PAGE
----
During the period under discussion, the town's Jews also earned their living by mainly engaging in commerce and labor. Among the 69 Jewish wage earners were: 13 grocers, 13 artisans (4 shoemakers, 4 tailors, 2 oven builders, 2 glaziers, and a baker), 12 peddlers, 8 butchers, 5 merchants who traded crops, 3 tavern owners, 2 slaughterers, 2 teachers, 2 millers, a timber trader, a Rabbi, a person who had a facility for processing wool, an owner of a sawmill, and an owner of a pharmacy. Many families raised vegetables in their gardens in order to make extra money. The women and children also worked in that. The vegetable crops, especially cucumbers and tomatoes, were marketed throughout Lithuania. The Popular Jewish Bank was established in the town in 1924. It made a very significant contribution to the Jews' economic activities. Their economic conditions turned for the worse during the 1930's as a result of two events: first, rising competition within the national economy; second, when “Verslas”, the Union of Lithuanian Merchants, initiated a boycott against buying goods from Jews. In 1939, there were 14 telephones in Josvainiai. 2 of them were owned by Jews.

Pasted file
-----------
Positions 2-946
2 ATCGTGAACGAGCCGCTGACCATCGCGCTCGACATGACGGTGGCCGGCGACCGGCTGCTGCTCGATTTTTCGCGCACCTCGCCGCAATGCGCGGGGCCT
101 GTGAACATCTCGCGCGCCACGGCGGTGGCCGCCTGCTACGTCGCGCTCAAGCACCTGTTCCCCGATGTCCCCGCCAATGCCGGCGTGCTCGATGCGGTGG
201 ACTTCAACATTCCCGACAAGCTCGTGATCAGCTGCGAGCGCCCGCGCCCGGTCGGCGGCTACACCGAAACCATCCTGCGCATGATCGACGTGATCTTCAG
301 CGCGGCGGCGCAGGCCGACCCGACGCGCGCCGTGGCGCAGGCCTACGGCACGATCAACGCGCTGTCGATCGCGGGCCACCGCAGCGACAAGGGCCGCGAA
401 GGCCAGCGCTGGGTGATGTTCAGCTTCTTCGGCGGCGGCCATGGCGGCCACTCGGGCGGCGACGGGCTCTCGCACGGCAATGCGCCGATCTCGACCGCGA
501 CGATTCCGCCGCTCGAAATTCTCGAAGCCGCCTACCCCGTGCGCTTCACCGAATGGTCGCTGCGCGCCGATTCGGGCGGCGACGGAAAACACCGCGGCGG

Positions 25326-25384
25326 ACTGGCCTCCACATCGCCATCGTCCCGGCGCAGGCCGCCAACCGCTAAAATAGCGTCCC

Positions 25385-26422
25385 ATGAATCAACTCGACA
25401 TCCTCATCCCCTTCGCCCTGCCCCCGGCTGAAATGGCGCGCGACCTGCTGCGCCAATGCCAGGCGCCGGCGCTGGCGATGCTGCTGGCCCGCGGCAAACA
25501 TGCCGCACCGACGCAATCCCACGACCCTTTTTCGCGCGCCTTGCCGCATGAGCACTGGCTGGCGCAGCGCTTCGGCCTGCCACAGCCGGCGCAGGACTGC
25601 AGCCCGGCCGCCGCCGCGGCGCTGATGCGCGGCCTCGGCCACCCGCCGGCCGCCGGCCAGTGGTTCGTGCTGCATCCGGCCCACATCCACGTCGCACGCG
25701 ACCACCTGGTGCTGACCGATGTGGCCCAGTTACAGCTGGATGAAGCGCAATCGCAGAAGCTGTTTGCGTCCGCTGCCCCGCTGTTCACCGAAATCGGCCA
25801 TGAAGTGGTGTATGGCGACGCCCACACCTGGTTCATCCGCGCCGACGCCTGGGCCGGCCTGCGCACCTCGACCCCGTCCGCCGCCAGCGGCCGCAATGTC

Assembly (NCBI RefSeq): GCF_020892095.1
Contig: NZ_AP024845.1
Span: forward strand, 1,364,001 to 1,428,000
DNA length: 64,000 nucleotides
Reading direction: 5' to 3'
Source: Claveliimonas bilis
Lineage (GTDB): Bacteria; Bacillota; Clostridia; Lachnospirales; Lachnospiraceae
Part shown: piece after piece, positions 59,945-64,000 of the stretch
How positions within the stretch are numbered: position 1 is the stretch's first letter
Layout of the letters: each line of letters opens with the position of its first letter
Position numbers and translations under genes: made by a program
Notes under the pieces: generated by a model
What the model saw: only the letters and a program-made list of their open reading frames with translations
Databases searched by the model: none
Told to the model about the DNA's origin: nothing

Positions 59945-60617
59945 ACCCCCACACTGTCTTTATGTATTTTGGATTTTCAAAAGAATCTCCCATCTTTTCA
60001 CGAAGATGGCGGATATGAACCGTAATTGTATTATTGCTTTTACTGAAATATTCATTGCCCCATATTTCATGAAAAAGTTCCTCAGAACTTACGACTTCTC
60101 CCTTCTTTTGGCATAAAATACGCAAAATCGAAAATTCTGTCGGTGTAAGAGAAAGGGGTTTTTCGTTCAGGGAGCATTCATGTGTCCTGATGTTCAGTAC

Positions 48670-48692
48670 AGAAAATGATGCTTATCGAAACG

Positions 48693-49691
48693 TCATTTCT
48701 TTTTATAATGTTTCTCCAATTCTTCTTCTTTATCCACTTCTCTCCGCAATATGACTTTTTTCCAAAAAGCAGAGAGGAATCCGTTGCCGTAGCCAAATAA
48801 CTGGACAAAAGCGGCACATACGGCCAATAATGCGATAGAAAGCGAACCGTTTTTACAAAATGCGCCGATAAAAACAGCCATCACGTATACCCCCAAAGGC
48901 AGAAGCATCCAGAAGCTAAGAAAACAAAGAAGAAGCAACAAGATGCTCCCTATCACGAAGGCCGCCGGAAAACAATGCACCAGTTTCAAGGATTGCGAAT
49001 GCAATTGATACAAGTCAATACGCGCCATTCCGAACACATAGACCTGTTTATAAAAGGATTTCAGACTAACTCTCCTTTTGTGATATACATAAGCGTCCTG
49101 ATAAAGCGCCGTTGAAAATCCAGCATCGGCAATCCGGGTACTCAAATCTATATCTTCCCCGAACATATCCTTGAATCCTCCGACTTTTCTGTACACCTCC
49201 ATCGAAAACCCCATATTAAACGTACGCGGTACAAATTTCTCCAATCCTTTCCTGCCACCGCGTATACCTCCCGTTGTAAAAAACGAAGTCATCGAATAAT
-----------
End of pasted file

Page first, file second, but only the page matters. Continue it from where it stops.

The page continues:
The “Hibat Zion” movement and its tradition had deep roots in Josvainiai. As a result, quite a few of the town's youth received training to emigrate to Eretz-Yisrael as pioneers. “HaShomer HaTzair” was one of the active youth movements in the town and it had a well established “nest” there. We can learn about the other Zionist organizations and their influence in Josvainiai by reviewing how its Jews voted to the Zionist Congresses: